Sunday 2 March 2014

Parrot Crossbills

Lady luck didn't shine on us today. Nick and I headed up to Edgefield hoping to stake out a drinking puddle and get some crackin' shots of the Parrot Crossbills. Nick, Julian Bhalerao, Penny Clarke and myself gathered around a small pool of water for around three hours in, at times, very decent light. A flock of Common Crossbills appeared briefly but the Parrots hadn't read the script.
We managed good scope views of the birds as they sat in a tree near the road but after spending over four hours in the area we decided to move on.

Male Parrot Crossbill, Edgefield, Norfolk - 2nd March 2014
This heavily cropped shot of a male was at least the best view I've had of the species. They did seem to be quite active and also quite noisy with a combination of excited calls and occasional snippets of what might have been song. Wonder will they breed in Norfolk? According to "The Birds of Norfolk" by Taylor et al., the species bred in 1984 and 1985 in the Corsican Pines at Wells Wood, so not without precedence if they do.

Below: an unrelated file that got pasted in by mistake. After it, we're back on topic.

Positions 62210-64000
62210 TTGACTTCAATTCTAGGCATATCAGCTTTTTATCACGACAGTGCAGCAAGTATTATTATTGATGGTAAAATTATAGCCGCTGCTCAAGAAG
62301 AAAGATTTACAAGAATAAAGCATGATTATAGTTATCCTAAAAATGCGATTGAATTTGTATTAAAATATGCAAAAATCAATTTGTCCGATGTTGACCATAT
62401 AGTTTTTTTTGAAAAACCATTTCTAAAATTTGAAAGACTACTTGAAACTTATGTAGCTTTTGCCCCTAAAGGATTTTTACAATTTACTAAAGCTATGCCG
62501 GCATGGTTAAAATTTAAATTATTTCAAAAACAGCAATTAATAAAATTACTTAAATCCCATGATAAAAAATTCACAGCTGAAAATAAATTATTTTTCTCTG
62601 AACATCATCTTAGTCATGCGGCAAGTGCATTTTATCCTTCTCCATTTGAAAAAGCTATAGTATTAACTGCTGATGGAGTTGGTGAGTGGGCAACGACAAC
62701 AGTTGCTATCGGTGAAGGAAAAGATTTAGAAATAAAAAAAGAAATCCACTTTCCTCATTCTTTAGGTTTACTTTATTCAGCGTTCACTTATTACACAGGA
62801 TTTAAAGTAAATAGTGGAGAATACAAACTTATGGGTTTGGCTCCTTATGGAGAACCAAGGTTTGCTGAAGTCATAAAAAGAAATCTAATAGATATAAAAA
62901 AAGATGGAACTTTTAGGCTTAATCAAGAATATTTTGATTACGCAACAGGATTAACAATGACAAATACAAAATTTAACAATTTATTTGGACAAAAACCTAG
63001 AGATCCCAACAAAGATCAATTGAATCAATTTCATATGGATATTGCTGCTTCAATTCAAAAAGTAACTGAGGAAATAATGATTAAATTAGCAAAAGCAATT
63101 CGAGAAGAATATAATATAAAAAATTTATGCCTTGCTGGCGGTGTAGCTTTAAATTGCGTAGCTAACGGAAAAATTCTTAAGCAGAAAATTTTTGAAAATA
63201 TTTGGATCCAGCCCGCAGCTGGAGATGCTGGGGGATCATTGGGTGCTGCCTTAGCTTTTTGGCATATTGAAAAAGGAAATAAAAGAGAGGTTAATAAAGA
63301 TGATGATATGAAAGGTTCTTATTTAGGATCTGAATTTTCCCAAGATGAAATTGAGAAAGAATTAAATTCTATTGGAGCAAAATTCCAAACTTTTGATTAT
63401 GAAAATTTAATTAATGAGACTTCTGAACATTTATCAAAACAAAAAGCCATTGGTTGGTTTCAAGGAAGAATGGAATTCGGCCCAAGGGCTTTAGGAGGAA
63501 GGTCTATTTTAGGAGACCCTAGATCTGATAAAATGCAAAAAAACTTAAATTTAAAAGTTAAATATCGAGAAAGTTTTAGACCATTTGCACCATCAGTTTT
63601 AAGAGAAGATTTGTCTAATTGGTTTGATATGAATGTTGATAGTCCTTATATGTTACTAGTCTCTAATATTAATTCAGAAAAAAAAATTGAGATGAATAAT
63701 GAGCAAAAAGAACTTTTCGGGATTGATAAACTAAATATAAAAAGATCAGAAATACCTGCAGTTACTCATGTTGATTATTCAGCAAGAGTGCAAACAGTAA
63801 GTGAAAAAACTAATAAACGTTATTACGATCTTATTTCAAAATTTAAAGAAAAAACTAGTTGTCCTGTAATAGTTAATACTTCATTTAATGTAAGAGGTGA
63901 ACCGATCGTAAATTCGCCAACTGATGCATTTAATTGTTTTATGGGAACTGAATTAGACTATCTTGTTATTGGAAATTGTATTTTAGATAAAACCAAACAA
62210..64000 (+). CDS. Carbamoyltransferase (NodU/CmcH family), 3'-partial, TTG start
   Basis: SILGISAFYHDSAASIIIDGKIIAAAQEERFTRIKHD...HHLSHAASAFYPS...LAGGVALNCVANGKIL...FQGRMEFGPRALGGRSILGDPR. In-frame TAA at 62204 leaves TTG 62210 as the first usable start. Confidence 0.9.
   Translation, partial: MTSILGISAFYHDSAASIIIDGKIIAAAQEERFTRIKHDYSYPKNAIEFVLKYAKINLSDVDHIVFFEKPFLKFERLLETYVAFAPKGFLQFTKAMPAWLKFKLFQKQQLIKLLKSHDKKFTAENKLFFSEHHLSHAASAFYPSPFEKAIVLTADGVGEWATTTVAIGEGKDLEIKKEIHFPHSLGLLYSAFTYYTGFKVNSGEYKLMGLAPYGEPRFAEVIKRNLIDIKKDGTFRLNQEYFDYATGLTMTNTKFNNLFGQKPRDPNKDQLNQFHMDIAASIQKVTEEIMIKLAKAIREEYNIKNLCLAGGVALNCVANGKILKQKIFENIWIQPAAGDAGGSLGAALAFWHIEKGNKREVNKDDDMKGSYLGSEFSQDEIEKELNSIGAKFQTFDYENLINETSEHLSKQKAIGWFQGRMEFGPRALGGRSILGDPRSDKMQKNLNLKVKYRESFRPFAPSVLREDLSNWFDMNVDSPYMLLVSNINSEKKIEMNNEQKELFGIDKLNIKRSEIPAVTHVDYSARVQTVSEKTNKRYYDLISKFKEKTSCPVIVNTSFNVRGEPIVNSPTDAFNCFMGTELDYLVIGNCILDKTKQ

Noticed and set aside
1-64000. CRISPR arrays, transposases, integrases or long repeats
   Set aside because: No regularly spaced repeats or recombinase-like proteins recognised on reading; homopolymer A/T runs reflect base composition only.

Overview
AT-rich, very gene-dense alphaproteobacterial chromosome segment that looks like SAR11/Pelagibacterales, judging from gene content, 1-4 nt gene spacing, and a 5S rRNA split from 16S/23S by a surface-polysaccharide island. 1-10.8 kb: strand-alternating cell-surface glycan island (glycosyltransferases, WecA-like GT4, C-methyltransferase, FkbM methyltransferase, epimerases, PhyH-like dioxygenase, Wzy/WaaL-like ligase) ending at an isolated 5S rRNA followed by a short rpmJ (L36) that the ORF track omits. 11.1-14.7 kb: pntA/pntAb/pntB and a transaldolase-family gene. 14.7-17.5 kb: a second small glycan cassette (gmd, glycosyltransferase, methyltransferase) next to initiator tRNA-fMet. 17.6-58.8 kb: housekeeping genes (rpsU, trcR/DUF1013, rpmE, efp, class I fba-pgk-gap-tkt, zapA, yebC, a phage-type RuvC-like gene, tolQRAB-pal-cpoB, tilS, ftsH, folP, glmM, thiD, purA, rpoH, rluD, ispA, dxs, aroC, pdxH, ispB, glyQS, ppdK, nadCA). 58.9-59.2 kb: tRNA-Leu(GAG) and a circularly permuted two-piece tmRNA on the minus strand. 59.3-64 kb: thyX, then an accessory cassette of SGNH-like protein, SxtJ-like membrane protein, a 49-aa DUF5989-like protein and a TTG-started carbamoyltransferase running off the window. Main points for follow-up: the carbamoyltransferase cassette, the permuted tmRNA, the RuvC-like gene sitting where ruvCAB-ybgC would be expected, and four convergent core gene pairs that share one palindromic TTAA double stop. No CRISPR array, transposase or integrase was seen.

After that we went to a spot in the Brecks to look for displaying Goshawk. We had left it a bit late in the day and the weather was beginning to turn. Best we had were four displaying Common Buzzards. At least I know the spot now.
Yesterday I took to Strumpshaw Fen for a couple of hours. I wanted to practise a little with the external flash and better beamer. This is because I have booked a week at Magee Marsh in Ohio mid-May for warblers. In the US, external flashes are widely used for bird photography. I have a Canon flash unit and better beamer but I'll be honest, I don't have a clue how to use them. I got some valuable tips on using the flash from another photographer. I kept to it sparingly and the birds were not perturbed. It still takes practise though and effort to avoid the results looking artificial. This was my best shot of the day.

Nuthatch, Strumpshaw Fen RSPB - Norfolk - 1st March 2014

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